But this magic is not entirely new to Liège. In fact, before Teheran and before Gaufrette, the couple ran « Question de goût ». « We had 6 bakeries and 45 employees. We worked 24/7. », remembers Eric. Despite its excellent reputation, the establishment went through a rough time, forcing the couple to close.

After 8 years out of the public scene in Liège, the idea of starting over, but on a much smaller scale, caught on. A small commercial ground floor found by luck (or by fate), some transformations that Eric made by himself, a few tables bought at Ikea, old waffle irons and rolling pins found at the local flea market of Saint Pholien and « Une gaufrette saperlipopette » was ready to welcome its first customers.

Toute la marchandise est produite sur place, Une Gaufrette Saper

« We didn’t expect people to remember us », explains Eric. But the customers of « Question de goût » heard about their shop and soon the word of mouth had people coming to sample their products from everywhere: « The Flemish media took interest into our business and suddenly we had customers coming all the way from Antwerp, Gent or Oostend to taste our waffles. We really wanted to keep it small and simple so we thought: ‘We’re gonna sell what we’ve cooked for the day on a first-come-first-served basis, but when people drive all the way from the other side of the country just to buy your products, you can’t just send them away! So we began to produce more and more… »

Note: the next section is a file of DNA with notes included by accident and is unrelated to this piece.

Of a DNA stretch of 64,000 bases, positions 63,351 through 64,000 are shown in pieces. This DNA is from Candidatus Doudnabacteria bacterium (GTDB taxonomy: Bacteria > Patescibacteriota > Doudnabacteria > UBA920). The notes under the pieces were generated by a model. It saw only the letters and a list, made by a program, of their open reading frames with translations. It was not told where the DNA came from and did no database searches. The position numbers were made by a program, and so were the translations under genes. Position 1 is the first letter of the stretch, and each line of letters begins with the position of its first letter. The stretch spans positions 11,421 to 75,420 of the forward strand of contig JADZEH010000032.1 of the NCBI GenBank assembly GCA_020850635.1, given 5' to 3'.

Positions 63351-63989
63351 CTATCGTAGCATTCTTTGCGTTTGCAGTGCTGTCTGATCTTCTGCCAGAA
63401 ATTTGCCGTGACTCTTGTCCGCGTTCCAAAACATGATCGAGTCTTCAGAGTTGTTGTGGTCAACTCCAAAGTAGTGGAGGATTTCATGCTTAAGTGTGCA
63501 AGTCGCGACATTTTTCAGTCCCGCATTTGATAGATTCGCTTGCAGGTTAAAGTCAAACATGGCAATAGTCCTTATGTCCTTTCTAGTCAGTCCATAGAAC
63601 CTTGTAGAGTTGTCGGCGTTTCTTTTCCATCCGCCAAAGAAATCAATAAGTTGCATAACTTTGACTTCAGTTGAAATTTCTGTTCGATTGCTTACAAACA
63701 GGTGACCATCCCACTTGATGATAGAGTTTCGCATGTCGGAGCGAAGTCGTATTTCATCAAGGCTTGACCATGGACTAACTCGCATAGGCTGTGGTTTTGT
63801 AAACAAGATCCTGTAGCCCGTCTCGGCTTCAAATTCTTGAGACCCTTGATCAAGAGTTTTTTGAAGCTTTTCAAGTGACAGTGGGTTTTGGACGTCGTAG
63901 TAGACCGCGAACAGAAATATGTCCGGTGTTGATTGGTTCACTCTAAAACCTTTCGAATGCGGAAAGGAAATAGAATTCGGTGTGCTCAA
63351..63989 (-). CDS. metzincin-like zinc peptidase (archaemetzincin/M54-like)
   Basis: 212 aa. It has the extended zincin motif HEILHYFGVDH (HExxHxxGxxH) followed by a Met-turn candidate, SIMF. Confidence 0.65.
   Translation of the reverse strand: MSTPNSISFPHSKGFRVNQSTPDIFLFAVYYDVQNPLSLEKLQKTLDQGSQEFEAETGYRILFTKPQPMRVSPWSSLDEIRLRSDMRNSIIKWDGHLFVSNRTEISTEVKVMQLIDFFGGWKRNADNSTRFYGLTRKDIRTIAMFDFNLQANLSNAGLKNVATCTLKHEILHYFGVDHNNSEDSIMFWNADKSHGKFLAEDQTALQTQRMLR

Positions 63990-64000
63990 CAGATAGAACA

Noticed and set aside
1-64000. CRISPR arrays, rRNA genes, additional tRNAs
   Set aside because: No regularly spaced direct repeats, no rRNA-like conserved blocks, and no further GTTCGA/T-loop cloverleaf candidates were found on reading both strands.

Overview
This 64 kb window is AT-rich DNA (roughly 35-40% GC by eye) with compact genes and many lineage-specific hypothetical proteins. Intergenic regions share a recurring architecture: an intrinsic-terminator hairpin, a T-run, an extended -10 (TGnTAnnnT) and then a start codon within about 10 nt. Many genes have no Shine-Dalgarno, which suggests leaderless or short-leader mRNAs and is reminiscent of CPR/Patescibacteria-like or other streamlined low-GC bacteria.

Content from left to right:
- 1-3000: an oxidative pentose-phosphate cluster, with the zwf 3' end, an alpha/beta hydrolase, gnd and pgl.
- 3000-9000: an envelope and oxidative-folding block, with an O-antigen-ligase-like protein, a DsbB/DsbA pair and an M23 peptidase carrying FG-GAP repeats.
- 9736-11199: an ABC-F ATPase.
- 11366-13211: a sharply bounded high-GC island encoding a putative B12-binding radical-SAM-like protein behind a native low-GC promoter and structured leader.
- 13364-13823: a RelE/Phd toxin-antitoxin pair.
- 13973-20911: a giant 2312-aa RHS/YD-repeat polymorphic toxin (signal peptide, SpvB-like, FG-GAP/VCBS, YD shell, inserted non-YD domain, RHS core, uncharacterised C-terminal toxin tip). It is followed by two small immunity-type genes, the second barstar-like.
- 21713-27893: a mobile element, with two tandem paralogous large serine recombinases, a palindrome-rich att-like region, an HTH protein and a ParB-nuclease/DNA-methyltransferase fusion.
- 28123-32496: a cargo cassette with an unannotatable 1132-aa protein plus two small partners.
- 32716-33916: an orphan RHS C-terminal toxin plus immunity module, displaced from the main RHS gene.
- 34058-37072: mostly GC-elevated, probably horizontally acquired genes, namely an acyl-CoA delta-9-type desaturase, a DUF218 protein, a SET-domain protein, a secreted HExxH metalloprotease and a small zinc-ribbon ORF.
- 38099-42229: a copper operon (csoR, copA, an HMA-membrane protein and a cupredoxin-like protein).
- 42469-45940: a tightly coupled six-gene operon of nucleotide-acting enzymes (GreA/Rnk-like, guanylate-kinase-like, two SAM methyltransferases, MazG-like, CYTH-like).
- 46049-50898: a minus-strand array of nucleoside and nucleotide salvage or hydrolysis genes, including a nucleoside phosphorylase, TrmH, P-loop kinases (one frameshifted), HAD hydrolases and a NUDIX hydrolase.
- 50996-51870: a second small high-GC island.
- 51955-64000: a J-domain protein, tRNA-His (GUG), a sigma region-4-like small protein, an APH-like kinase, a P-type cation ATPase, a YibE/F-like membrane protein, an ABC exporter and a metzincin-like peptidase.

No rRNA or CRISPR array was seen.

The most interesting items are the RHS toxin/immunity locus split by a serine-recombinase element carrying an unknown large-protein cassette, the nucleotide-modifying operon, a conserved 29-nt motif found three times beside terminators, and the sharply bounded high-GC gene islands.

And that’s how the shop became popular… And their success is still growing by the day: recently a group of Japonese visited from Osaka, accompanied by a food journalist and an interpreter to share the story of « Une gaufrette saperlipopette » in their country. Isn’t that amazing?

Behind the counter

Futures chouquettes, Une Gaufrette Saperlipopette, Liège

On one evening in March, we were waiting at the door of the shop. We were about to interview Eric for this article. Inside, we could see that the light was still on. We assumed it was the cleaning lady…

When he showed up, Eric apologized for being extremely tired. He hadn’t slept for 48 hours but would do his best to answer our questions. « Come with me, I’ll show you why! », he told us opening the door. « This is what the shop looks like after a day of work. » Inside, a student was busy preparing an order for the following day. Without any customer, the shop didn’t look much bigger: the space was still incredibly tiny… « A few hours from now, the cleaning lady will come and put everything into order. She’ll close the door around 11 pm. 2 hours later, I’ll be back to prepare the dough. Around 4 am, I’ll be joined by my assistant, a young man to whom I teach the business. We’ll cook the waffles and prepare everything to be ready to open at 7. That’s what customers don’t see, what they can’t imagine. »